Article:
Seven Deadly Sins of Phonological Awareness Volume 2: Blends and Digraphs

phonological awareness activities for slps

Let me ask you a question. Are you smarter than a first grader?

If so, let’s see if you can answer some questions.

How many phonemes are in the following words?

  1. Chat
  2. Hat
  3. Tree


Here are your answers:

  1. Chat = 3
  2. Hat = 3
  3. Tree = 3

What do we notice here? They all have three phonemes, even though two of the words have four letters.

Now look again at these two words: Chat, Tree. Which word has a consonant blend, and which one has a digraph?

Answer: Chat has the digraph “ch”, and Tree has the consonant blend “tr”.

Let’s do a couple more questions.

How many sounds are in these words?

  1. Box
  2. Tacks
  3. Cakes


Here are your answers:

  1. Box = 4
  2. Tacks = 4
  3. Cakes = 4

Notice that the final sound in all three of these words is “s”, like the sound we associate with the letter “S” or sometimes the letter “C”.

Did you get the answers right? If so, good for you. You are like many SLPs who are proficient in segmenting phonemes in words with complex speech-to-print relationships. Unfortunately, this may not be the case for many individuals responsible for teaching phonological awareness skills.

Phonological Awareness: If you’re teaching it, you need to have it. 

Effective phonemic awareness instruction (a component of phonological awareness focused on speech sound units) relies on educators having knowledge of language and its structure (Moats & Lyon, 1996). Educators who understand these concepts tend to focus more on word-sound relationships during literacy instruction, which results in better student performance in reading and spelling.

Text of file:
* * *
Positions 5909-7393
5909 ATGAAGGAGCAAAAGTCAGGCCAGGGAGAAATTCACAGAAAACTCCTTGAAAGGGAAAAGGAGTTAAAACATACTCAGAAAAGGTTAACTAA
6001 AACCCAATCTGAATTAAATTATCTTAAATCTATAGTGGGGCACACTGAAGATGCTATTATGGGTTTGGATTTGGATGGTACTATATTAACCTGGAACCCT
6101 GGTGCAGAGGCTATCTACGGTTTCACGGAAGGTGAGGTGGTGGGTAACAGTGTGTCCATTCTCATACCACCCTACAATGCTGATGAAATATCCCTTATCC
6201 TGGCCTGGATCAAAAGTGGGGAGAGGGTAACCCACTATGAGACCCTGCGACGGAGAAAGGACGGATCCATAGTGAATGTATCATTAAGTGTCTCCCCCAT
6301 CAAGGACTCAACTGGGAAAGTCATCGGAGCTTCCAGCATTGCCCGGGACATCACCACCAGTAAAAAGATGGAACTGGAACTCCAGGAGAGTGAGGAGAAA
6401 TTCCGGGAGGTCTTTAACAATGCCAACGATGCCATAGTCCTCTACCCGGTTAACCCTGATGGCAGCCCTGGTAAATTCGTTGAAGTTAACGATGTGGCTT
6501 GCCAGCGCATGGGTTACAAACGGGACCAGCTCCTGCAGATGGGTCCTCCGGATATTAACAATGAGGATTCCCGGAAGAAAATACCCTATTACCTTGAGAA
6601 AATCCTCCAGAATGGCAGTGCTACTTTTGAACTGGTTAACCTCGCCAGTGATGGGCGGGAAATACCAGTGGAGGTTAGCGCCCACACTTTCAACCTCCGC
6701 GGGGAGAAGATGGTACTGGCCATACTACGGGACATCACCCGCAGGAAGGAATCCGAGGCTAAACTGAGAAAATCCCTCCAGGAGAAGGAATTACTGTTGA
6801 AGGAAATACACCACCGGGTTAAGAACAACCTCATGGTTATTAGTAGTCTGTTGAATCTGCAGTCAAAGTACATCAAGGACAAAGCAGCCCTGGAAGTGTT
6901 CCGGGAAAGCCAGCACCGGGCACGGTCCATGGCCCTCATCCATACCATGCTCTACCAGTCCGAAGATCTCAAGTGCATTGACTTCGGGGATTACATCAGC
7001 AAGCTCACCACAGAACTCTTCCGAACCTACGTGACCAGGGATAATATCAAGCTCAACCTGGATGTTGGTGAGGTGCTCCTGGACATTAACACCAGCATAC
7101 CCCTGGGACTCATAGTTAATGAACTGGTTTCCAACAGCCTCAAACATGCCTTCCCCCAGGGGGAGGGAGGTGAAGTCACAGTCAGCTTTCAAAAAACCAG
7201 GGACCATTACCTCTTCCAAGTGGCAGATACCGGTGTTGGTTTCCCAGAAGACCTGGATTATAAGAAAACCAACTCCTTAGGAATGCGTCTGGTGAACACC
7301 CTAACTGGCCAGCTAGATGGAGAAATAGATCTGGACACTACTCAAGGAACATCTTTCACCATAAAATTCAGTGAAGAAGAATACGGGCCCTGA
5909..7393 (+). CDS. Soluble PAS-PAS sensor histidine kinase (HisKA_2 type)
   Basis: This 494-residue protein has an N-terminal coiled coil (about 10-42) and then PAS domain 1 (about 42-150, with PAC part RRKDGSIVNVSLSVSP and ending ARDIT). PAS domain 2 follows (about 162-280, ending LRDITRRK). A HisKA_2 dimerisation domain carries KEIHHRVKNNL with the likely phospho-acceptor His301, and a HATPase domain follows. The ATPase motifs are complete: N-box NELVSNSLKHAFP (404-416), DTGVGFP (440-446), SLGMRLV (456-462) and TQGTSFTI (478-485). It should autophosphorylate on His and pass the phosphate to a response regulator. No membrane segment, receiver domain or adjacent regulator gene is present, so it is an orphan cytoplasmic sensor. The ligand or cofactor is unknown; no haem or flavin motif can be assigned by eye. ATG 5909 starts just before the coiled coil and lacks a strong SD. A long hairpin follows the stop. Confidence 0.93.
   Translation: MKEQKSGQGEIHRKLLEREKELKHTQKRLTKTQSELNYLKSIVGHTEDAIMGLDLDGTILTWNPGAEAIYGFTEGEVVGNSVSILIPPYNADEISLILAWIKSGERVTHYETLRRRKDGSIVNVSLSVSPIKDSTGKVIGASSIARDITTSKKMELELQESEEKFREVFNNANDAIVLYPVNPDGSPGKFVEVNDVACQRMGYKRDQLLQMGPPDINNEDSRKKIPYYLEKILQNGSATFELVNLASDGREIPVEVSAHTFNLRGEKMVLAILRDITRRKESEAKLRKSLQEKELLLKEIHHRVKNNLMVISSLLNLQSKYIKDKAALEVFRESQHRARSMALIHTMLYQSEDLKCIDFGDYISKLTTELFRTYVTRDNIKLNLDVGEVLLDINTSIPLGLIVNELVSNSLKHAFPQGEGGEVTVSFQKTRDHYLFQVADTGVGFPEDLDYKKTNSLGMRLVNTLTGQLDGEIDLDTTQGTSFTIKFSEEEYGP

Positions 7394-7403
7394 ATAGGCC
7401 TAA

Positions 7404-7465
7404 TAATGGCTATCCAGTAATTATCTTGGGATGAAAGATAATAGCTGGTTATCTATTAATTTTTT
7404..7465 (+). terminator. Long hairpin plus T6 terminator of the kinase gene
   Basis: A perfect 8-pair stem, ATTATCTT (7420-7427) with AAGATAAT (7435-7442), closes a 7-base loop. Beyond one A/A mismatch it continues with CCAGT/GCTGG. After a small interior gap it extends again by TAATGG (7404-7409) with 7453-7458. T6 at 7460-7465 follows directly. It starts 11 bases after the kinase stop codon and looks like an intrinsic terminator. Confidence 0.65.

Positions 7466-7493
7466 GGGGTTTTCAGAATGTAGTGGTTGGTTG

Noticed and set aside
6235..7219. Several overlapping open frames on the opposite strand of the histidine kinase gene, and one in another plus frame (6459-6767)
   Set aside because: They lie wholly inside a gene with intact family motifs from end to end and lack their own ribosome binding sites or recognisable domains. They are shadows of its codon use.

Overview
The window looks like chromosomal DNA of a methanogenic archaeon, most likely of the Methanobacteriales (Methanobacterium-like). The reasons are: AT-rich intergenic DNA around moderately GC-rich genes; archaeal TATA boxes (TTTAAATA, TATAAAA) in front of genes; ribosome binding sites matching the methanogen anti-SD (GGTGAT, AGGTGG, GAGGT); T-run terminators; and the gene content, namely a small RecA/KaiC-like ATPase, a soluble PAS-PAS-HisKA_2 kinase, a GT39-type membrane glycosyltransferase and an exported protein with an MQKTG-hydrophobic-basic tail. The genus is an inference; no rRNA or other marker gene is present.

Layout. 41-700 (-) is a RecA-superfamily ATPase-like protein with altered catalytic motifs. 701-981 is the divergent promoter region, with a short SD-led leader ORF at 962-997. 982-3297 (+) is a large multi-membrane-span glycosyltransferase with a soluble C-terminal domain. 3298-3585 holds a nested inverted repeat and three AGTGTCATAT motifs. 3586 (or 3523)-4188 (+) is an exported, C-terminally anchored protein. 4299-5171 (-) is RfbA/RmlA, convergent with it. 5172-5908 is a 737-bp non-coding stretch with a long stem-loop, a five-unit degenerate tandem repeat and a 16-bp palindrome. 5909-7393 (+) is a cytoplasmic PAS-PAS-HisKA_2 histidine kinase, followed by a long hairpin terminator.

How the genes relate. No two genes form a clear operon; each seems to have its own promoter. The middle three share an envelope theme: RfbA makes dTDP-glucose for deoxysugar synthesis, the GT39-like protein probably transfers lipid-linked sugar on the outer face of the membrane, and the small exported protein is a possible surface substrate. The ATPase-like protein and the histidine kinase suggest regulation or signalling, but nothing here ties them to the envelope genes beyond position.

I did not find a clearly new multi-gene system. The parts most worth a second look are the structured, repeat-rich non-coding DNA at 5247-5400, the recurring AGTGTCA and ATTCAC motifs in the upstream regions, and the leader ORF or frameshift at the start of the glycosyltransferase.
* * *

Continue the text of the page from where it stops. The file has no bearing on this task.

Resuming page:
Spencer, Schuele, Guillot, and Lee (2008) conducted a study to see if a group of Kindergarten teachers, first grade teachers, reading specialists, special education teachers, and speech-language pathologists demonstrated proficiency in several phonemic awareness tasks.

The results of the study may surprise you. 

Click Here to Get the Orthographic Awareness Worksheet

Spencer et al. asked the 541 participants in their study to complete paper and pencil tasks involving phoneme segmentation (counting phonemes in words), phoneme identification (identifying phonemes associated with letters or letter clusters in words), and phoneme isolation (isolating phonemes from the end of words).

The tasks required in this study did not involve advanced theoretical concepts. Rather, the researchers asked the participants to do  things we ask students to do as early as Kindergarten and first grade.

We commonly ask students things like, “What sound is at the end of cat?”, or we ask them to “chop” words into sounds (e.g., “chat” would be “ch…a…t.”). Educators would be able to do this, right?

Not necessarily.

As it turns out, none of the educators got all of the answers correct for any of the tasks, meaning everyone had room to improve. Segmenting phonemes in words with a complex letter-sound relationship was particularly challenging for the participants.

There was, however, a silver lining.  Speech language pathologists outperformed all the other educators on phonemic awareness tasks.  For example, a significant difference was present on the phoneme segmentation task.  The SLPs got higher scores for both “easy to segment” words (e.g., “cat” has three letters and three sounds), as well as for “hard to segment” words that had complex relationships (e.g., “think” has 5 letters but only 4 sounds).

Spencer et al. (2008) drew the conclusion based on these results that SLPs should be invited to collaborate on discussions related to curriculum and phonemic awareness instruction because of their background in language.